When a legal document is drawn up to attest to a loan or a business transaction, which of the two parties pays the cost of the scribe?
Logically it would make sense to say that the individual who will benefit from having a clear legal record of the transaction should pay the costs. Thus, the lender, who will need this documentation in order to collect the debt, would appear to be the one who should pay.
According to the Mishna, it is the borrower who will pay the scribe’s wages, similarly it is the purchaser who will pay for the receipt to be written. In other cases where a contract or legal document needs to be written, we find:
- That the husband will pay the costs of a shetar kiddushin – a marriage document
- That the sharecropper will pay the costs of the tenant agreement
- That both parties will share the expense when they have a court case.
The Ramah explains that the underlying principle in these cases is that we do not look at the person who will benefit from having a legal record of the transaction or the agreement, rather we judge based on which party is benefitting most from the transaction itself. For example, since it is the borrower who is deriving benefit by receiving the loan, it will be his responsibility to pay for the shetar that documents the transaction. Similarly, in the case of buying and selling – which likely refers to a non-commercial sale – the one who truly derives benefit is the purchaser, since people are usually reluctant to sell their possessions.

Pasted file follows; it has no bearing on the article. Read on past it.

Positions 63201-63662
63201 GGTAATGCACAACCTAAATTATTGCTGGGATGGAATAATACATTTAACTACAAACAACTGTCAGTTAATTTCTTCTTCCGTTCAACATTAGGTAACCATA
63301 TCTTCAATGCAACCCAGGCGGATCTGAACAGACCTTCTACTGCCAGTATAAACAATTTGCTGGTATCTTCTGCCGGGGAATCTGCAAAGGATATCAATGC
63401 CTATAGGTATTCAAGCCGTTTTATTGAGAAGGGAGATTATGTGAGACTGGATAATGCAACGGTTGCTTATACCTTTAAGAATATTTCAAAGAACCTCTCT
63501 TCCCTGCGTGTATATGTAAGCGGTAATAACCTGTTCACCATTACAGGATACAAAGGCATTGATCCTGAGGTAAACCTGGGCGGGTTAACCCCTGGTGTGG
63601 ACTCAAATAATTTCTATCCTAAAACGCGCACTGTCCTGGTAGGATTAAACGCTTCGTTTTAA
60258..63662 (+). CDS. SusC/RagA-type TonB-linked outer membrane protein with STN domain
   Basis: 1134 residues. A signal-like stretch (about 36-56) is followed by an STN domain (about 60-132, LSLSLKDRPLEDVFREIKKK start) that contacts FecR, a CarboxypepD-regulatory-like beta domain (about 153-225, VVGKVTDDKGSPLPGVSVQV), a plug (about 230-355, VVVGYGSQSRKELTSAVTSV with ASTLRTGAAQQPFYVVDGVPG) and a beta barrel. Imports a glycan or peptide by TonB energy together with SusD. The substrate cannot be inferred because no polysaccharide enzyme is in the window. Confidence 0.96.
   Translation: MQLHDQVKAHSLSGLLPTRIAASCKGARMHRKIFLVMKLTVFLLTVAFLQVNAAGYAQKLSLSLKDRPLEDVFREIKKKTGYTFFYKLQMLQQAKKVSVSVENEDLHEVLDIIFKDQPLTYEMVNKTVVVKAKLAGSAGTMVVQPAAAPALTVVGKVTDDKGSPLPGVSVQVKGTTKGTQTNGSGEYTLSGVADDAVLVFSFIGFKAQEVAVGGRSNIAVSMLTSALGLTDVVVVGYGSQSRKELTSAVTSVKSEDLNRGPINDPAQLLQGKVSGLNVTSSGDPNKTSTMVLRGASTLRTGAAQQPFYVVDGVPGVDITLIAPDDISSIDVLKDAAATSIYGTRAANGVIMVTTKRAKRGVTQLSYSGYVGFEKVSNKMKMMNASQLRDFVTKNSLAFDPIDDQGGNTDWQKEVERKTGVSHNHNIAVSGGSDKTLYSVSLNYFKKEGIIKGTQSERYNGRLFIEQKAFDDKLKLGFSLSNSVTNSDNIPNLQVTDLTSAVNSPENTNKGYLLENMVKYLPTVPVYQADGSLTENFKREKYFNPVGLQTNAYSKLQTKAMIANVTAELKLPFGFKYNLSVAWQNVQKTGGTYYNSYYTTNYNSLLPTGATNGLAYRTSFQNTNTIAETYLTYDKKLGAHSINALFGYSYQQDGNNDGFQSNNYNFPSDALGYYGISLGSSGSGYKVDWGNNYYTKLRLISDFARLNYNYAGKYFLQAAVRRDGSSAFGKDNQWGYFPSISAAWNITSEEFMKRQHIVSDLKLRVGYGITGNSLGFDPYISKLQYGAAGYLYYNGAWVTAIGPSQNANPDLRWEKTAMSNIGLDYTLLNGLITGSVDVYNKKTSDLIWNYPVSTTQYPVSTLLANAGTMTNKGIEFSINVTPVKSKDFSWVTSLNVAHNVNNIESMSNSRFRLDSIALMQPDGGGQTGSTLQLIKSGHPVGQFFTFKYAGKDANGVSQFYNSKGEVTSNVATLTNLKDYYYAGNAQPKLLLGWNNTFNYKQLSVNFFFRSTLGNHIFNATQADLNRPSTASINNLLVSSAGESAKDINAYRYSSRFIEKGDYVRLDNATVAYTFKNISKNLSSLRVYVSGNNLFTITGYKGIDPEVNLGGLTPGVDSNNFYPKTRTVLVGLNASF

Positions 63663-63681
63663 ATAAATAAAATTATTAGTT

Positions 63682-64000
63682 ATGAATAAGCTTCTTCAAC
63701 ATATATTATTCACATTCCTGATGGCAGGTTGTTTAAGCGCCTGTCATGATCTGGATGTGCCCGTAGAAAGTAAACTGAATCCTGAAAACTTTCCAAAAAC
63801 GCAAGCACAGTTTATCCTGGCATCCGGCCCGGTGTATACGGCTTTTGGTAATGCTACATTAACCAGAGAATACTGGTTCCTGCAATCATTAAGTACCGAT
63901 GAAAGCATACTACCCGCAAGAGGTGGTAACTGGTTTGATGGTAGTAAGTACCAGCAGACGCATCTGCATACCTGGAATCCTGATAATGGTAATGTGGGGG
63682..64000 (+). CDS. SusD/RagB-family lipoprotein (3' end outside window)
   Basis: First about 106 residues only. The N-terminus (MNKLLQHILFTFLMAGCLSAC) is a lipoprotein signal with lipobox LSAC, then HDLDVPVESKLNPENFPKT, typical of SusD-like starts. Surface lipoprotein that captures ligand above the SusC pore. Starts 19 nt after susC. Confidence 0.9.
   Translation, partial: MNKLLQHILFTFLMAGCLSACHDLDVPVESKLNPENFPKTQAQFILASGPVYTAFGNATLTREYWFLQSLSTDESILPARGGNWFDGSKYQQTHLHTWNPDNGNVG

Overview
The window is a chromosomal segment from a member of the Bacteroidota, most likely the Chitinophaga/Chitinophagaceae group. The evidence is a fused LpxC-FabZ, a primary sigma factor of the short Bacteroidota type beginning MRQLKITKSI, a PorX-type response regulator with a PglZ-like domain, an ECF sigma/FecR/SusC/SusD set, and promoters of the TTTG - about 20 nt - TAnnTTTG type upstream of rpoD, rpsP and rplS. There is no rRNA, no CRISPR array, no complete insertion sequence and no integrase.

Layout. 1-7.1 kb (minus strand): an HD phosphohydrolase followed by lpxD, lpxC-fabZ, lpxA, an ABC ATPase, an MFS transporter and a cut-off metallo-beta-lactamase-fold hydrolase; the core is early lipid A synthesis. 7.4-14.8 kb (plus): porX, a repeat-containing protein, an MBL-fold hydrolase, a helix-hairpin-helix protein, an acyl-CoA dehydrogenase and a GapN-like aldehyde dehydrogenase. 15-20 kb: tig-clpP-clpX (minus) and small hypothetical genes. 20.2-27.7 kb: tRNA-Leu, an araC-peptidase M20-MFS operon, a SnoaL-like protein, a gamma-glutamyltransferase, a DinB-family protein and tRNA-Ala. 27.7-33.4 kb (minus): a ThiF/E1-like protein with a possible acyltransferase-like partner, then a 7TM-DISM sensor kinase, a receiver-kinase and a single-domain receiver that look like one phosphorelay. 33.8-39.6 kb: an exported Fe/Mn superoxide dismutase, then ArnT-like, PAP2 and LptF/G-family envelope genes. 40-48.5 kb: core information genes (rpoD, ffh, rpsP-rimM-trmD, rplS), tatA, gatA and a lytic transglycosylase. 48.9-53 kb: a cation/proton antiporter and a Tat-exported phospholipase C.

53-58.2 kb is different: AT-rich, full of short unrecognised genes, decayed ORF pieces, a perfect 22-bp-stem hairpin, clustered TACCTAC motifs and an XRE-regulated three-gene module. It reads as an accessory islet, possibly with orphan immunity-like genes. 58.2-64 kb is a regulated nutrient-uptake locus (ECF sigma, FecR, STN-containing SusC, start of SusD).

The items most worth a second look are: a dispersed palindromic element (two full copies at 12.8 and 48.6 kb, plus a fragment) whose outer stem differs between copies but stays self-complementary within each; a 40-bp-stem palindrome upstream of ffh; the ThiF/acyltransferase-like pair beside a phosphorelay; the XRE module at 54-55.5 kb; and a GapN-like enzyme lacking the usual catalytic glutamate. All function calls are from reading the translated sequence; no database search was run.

According to the Gemara, this is true even if the purchase was a low quality field, since by its nature, real estate is a more substantial thing than money which is spent and is gone.